By Yutaka Kamimura
In summer 2014, a major decontamination project began in the village of Iitate. As one of the worst-affected areas after the March 2011 disaster at the Fukushima Daiichi nuclear power plant, the village has been deserted for three years as radiation levels exceed 20 millisieverts per year.
For the area to be habitable, the level needs to be reduced to one millisievert per year, a figure even the mayor of the village, Norio Sugano, doesn’t seem to believe is achievable – he has stated his goal of decontaminating the town to ‘five millisieverts per year or less’. 6,000-plus evacuees have been unable to return to their homes and their pets, which also means many farm workers have been unable to make a living.
Now, fluorescent flags and ribbons are popping up around the village, signifying that a site is to be decontaminated. Vegetation is mowed, ground is dug out, forests are toppled, and overgrown gardens and farmland are replaced with new gravel and soil. Excavators and mountains of bags full of radioactive waste are the new everyday landscape of this once prosperous farming region.
A deserted home in the region
At least ¥300 billion in taxes is being spent on the decontamination of Iitate. Residences and nearby farmlands are expected to be completed by the end of 2014, but effective methods are still being sought for the decontamination of the forests that account for 75 percent of the village.
Many villagers are concerned that if only houses and their surrounding grounds are decontaminated, the radiation will creep back from the radioactive materials scattered through the forests. Not to mention the fact that there is still radiation being released from the nuclear power plant around just 35km away.
Hideo Takahashi, a flower farmer from Iitate’s Matsuzuka district returns to his home every couple of days to feed his four cats. Dogs, civets, raccoons, badgers and foxes all gather where the cats are fed and it’s as if the boundary between the human world and the wilderness is blurring.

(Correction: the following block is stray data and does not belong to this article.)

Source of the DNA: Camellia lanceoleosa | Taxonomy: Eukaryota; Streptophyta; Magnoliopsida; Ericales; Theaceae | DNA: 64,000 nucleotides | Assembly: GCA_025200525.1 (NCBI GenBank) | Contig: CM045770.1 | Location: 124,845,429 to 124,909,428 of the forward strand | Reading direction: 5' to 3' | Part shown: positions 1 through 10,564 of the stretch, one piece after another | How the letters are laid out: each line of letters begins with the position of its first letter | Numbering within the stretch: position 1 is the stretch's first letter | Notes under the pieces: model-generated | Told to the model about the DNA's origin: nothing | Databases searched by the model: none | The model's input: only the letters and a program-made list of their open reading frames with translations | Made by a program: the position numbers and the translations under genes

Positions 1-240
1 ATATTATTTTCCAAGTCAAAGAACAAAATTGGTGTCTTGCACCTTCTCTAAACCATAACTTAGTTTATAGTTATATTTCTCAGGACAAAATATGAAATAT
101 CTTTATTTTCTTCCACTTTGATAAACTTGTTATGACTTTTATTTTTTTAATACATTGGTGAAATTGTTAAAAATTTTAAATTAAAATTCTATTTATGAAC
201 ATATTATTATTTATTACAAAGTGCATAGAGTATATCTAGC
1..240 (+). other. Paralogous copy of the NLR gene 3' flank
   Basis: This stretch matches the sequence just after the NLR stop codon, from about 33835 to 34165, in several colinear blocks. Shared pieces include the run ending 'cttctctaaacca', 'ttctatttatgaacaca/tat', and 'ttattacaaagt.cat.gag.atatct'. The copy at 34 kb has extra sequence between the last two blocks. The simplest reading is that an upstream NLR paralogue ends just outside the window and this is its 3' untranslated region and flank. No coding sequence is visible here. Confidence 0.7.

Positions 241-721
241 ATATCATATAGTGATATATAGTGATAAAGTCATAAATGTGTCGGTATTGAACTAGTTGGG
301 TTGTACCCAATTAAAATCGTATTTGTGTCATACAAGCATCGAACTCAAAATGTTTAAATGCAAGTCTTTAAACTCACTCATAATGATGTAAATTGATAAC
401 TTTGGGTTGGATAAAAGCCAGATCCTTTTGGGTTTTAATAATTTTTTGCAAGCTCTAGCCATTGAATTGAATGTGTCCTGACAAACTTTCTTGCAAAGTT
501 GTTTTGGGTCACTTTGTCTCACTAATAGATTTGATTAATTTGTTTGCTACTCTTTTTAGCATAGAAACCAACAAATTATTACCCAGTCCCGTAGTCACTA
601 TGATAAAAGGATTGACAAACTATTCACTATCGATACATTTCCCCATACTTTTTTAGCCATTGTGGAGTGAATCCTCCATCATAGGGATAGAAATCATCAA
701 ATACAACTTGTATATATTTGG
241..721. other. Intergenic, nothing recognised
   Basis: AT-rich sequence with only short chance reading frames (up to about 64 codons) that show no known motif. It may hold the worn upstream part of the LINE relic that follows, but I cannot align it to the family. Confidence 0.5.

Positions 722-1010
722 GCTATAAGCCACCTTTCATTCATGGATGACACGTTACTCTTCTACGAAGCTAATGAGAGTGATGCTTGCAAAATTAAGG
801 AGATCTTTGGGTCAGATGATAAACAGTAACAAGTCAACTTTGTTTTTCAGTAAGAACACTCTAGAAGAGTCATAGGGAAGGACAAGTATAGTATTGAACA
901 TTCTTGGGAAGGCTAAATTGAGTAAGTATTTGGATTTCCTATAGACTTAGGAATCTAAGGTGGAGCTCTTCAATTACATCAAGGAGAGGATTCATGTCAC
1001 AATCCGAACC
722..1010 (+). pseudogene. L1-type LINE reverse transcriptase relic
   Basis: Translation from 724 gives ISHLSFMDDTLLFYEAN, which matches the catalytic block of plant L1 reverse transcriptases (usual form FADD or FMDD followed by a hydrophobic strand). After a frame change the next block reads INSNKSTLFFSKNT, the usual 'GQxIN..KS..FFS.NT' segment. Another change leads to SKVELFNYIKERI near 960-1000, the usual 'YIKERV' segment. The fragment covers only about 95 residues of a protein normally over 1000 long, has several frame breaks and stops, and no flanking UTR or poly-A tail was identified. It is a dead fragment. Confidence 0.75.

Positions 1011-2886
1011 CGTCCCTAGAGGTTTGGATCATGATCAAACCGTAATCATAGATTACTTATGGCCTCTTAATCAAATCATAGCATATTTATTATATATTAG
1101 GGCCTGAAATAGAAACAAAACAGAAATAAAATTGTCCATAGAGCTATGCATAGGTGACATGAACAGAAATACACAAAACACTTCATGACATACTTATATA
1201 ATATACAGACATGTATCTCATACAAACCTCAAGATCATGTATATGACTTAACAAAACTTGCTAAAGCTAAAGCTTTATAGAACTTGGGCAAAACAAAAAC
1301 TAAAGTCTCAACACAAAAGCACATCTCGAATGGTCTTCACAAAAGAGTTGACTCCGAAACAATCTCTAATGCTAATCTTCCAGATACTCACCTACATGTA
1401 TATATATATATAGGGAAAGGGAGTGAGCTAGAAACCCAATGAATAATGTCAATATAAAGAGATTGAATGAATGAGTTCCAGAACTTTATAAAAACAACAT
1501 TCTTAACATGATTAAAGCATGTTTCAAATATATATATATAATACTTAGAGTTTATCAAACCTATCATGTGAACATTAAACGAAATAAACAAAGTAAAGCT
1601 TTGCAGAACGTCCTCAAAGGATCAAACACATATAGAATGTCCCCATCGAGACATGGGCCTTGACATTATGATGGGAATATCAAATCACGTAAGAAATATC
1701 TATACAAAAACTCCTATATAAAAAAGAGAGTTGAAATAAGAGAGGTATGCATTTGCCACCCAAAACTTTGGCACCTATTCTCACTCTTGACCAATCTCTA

Before evacuating, Takahashi raised cut flowers in his 3,000m2 of greenhouses. He has been lucky enough to be able to resume his business in the nearby town of Iino. He was provided with land and greenhouses by the village, but has to spend his own money on irrigation and other costs. Profitability is difficult, since his land space has been reduced to only 500m2.
‘I want to return to the village and work my heart out. I am now 65 years old, and would like to be back by the time I am 70. If it takes any longer I’ll be too old to move,’ he says. Most of Takahashi’s original greenhouses were removed for decontamination. If he is able to return to Iitate and resume work, he will need to invest in facilities again. ‘It would be tough to keep living as an evacuee. But at the same time it would not be easy to go back to the village and restart my life.’
Clearing the land for decontamination
Shozo Sugano, a farmer from Iitate’s Hiso district, also regularly returns to the village from the evacuation shelter to visit his pet cat. Sugano moved to the area after World War II, growing daikon radishes in a space about the size of a baseball field. His house, which is near the off-limits Nagadoro district, has high levels of radiation.
Before decontamination, it exceeded three microsieverts per hour. After decontamination, the level halved to 1.6 microsieverts per hour, but the level designated as safe is below 0.23 microsieverts per hour (one millisievert per year). Sugano’s son says, ‘Even if it is decontaminated, I doubt we can live there. This will ultimately end up just profiting general contractors,’ he adds, conveying his scepticism towards the decontamination efforts.
As there is no government-funded compensation for resettlement, if the decontamination is insufficient, the villagers will not be able to move elsewhere. The fate of the people, it seems, is still left hanging in the air.